David Byrne’s longstanding love for good urban patterns has done much to advance a worthy cause. But I found myself shaking my head at this piece in the Wall Street Journal in which Byrne describes his “dream” city. The article’s implication is that mixed-use developments, human scale, and public spaces are–far from being essential elements for just and dignified communal life–just another trapping of hipster or bobo taste, the city-planning equivalent of a pair of Birkenstocks. Obviously, some of the item’s in Byrne’s list really are matters of personal preference. But having walkable, mixed-use communities is very nearly a minimum requirement of justice.
Having auto-based communities makes them inaccessible to anyone who can’t afford or drive a car, which includes not only minority groups whose exclusion may be welcome, but also the elderly and the very young. Parents spend much of their time chauffeuring tykes to soccer practice while the older people, unable to leave their homes to find food, must depend on “meal on wheels.” There are obviously ways to see to basic human needs in a society that’s auto-based; this is just what we, for the most part, do today. N0t only does this rely on a likely unsustainable use of natural resources (which in turn raises the matter of justice between generations), it also creates high barriers to entry and destroys the publicness and casual interactions that help constitute community.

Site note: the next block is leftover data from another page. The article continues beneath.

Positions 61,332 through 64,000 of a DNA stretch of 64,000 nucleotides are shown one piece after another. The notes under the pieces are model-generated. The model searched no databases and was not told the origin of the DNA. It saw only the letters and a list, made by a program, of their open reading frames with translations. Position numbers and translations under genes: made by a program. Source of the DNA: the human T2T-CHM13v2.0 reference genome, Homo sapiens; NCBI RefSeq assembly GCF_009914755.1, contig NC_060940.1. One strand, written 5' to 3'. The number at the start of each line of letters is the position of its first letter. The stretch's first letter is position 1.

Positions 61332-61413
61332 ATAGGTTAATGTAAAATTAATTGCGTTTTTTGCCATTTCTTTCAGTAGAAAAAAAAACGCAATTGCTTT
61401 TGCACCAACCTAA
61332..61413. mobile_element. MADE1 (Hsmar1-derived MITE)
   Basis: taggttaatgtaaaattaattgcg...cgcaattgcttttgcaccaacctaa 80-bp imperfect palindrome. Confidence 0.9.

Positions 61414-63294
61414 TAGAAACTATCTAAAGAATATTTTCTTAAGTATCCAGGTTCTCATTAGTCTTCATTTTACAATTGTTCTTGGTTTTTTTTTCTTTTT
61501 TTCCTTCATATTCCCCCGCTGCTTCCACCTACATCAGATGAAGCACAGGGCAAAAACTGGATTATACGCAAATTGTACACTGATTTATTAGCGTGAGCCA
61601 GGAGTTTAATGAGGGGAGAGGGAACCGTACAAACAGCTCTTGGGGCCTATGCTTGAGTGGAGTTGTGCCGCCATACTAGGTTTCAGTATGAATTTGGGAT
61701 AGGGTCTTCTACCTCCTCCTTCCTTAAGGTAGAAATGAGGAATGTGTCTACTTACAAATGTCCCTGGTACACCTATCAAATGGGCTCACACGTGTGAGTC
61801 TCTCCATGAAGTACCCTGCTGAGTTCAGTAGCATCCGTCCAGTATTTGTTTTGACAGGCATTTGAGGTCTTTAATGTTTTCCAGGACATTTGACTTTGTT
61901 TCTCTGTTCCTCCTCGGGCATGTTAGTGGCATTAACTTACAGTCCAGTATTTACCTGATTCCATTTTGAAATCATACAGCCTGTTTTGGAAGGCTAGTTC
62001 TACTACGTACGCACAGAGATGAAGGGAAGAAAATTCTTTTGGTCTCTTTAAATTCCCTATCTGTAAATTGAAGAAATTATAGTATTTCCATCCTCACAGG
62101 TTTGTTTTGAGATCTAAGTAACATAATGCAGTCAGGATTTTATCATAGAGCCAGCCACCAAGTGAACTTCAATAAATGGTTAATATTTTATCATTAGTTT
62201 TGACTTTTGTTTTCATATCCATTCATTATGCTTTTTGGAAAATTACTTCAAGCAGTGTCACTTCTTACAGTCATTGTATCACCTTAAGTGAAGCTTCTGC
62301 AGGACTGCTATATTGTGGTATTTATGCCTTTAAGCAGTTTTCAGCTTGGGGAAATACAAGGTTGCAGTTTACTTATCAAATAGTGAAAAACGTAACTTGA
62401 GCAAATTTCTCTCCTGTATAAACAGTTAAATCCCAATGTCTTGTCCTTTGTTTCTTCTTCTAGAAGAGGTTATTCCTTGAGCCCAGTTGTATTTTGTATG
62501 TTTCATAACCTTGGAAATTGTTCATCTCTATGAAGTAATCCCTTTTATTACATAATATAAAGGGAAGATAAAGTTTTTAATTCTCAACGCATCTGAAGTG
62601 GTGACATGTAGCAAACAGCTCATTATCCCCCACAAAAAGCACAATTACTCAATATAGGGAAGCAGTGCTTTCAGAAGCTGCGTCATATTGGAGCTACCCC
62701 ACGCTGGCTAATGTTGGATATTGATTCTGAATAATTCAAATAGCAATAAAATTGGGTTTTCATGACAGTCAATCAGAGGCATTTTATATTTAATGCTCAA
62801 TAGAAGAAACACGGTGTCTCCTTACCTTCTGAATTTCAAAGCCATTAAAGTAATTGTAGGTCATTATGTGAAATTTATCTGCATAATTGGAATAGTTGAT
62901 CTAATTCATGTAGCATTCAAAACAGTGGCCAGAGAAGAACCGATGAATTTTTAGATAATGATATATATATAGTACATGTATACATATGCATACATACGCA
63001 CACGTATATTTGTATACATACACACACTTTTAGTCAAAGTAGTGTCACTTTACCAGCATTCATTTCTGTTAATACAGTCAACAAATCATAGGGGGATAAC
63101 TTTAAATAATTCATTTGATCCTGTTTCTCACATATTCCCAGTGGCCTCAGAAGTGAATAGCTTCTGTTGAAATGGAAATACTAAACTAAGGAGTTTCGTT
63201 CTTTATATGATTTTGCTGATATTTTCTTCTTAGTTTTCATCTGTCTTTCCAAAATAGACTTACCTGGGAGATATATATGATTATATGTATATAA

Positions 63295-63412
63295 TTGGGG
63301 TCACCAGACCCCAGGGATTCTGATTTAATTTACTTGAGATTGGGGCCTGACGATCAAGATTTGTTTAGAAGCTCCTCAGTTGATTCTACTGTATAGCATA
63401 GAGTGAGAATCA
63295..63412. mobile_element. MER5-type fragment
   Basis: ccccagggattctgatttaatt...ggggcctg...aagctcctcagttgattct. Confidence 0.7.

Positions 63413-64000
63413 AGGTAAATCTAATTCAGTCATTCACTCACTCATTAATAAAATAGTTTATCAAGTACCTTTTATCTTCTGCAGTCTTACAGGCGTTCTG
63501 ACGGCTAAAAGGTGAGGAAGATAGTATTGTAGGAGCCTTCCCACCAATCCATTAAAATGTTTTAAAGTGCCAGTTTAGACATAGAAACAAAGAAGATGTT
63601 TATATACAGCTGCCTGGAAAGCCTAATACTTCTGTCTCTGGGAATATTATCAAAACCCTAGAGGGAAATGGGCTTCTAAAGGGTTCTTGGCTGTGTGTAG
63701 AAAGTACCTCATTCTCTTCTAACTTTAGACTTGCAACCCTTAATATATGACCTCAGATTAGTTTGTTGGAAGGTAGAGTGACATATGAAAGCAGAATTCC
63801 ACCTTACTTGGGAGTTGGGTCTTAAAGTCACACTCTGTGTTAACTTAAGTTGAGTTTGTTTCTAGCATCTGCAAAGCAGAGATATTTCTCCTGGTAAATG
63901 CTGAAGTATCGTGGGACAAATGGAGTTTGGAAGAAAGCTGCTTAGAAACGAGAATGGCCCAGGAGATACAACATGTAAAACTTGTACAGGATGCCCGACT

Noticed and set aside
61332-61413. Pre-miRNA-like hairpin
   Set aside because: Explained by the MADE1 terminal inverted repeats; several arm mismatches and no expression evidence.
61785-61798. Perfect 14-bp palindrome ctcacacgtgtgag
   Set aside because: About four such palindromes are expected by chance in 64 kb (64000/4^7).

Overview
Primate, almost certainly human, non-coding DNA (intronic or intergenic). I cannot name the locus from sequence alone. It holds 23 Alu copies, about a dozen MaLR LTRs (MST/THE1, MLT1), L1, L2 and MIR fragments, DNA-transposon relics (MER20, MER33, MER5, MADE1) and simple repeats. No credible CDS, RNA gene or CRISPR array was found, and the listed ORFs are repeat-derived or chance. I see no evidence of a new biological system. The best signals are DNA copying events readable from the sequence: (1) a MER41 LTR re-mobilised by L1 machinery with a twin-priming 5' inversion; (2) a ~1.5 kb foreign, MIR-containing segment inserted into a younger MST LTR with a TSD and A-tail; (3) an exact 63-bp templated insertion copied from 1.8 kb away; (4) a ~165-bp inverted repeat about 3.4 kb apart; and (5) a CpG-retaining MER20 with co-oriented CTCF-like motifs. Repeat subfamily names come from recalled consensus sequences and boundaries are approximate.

These are only a couple of the things at stake in having livable communities. What’s important to remember is that good urbanism, much as it is loved by people like David Byrne, is most needed by the people who buy scratch tickets and watch American Idol, not by those who listen to the Talking Heads.